Based in the UK, I am a Strictly Come Dancing fan. You can keep, Strictly Come Ice Dancing (ahem), Strictly Come Singing, Strictly I’m a Celebrity in the Jungle, etc, etc, etc. I love Strictly Come Dancing, and I don’t, as a rule love reality television.
So why do I love Strictly? Is it because I know and love the “stars”?
I have on occasion seen Dancing with the Stars, and I don’t know all the people on there because they are obviously US “stars”. However, I didn’t know who half the UK ones were either really, and I’ve grown to love them, because we’ve all been on a journey together. So if I watched the whole series unfold I’d be into Dancing with the Stars too. I’d heard of Kelly Brook and seen her from time to time, but I’d taken no notice of her – it gives them a chance for you to see them as they are – for better or worse. So you get the chance to fall in love with the celebs, and frankly Gethin it would be hard not to fall for you!
Is it the dancing that I love? Well yes I do, along with the dresses and the music. I also have found having watched all series that I can actually spot if the judges will like or dislike a performance, if its been well interpreted and if it had the main elements of each dance. Now, I’m not saying that I know if there was heel when there should have been toe and I can’t spot an individual brilliant fleckle from a dud, but I do know that’s what they are and that they are supposed to be there, or that there is rise and fall in the waltz and how much they should be in hold. So I love the fact that I get to be a judge too.
Is it the judges that I love? Well I do love them actually, I think they are great entertainment, but also that they are strict and fair in their marking. They are always trying to improve people – even Kate Garraway – and that makes them a lot more wholesome than some other reality “judges”.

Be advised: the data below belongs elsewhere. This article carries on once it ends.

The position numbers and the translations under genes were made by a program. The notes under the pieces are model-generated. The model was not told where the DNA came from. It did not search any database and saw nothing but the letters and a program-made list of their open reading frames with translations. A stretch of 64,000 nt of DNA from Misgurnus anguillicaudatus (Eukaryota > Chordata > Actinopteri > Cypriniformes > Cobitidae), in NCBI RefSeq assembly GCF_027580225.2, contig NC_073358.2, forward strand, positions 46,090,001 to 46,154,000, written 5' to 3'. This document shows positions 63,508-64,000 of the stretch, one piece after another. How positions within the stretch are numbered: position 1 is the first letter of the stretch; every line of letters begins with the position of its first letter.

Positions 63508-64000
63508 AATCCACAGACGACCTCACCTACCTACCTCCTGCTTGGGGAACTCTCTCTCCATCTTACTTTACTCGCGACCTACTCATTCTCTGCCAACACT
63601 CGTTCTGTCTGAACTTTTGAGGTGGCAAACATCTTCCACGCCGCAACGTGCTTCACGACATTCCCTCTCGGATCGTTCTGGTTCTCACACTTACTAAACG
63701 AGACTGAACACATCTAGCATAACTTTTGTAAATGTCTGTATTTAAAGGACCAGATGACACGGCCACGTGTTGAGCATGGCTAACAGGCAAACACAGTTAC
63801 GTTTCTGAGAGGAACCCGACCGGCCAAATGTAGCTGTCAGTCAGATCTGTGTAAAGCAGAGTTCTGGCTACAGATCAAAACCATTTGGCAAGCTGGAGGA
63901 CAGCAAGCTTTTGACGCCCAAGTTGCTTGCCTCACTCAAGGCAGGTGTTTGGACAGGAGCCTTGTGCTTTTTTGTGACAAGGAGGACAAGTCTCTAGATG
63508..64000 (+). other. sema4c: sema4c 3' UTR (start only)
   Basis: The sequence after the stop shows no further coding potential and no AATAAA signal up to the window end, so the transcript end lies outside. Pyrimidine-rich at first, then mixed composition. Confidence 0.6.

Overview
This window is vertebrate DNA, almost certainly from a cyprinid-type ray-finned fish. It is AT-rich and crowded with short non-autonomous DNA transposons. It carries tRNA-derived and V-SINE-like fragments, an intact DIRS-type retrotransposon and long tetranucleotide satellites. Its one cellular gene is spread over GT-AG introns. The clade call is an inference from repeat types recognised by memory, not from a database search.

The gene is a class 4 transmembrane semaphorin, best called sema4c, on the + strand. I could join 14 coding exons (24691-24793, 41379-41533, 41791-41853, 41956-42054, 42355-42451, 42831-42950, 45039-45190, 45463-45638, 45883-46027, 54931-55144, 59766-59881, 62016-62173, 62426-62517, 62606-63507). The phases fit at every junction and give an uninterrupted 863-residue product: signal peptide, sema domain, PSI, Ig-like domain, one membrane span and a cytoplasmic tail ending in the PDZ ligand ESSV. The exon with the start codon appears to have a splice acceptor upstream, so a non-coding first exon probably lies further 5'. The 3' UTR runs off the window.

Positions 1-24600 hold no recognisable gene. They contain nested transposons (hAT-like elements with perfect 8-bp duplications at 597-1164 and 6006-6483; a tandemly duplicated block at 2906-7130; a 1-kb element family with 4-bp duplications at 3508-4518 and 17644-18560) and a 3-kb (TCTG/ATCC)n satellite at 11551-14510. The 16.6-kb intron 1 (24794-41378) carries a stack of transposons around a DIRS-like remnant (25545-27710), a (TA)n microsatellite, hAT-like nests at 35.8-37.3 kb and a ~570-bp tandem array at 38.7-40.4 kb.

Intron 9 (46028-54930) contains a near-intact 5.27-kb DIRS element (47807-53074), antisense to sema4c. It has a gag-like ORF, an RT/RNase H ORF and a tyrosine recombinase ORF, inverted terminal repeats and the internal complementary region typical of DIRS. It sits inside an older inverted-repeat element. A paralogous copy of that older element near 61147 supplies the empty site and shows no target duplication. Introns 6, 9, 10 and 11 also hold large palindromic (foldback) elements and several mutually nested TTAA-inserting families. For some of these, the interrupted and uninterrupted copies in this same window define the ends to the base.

I also love the fact that you are watching people who are successful in one thing trying to master another skill, and often surprising themselves. The cricketers have been fascinating in their tenacity, competitiveness and lightness of footwork. This year it is actually the first in three years when a sport-person won’t have made the final.
What I love most though is the relationship that you see growing with the professional and celebrity dancers. The professionals often treat their charges like precious babies, working them hard but trying to shield them from the judges. Darren Bennett’s work to give Leticia Dean more confidence in herself has been a great example of that.
It’s like a gripping soap opera with a skill contest every weekend. This season they seem more family-like than they have ever done, and the matching of competitiveness and support for each other has been startling in its genuineness.
Maybe I am an optimist, a dreamer – but I would rather have young girls wishing that they were going to be good enough to wear frocks, have abs like Flavia and become professional dancers than aspiring to marrying a footballer and going on endless shopping sprees. I think as reality television goes, it’s at the top of its class.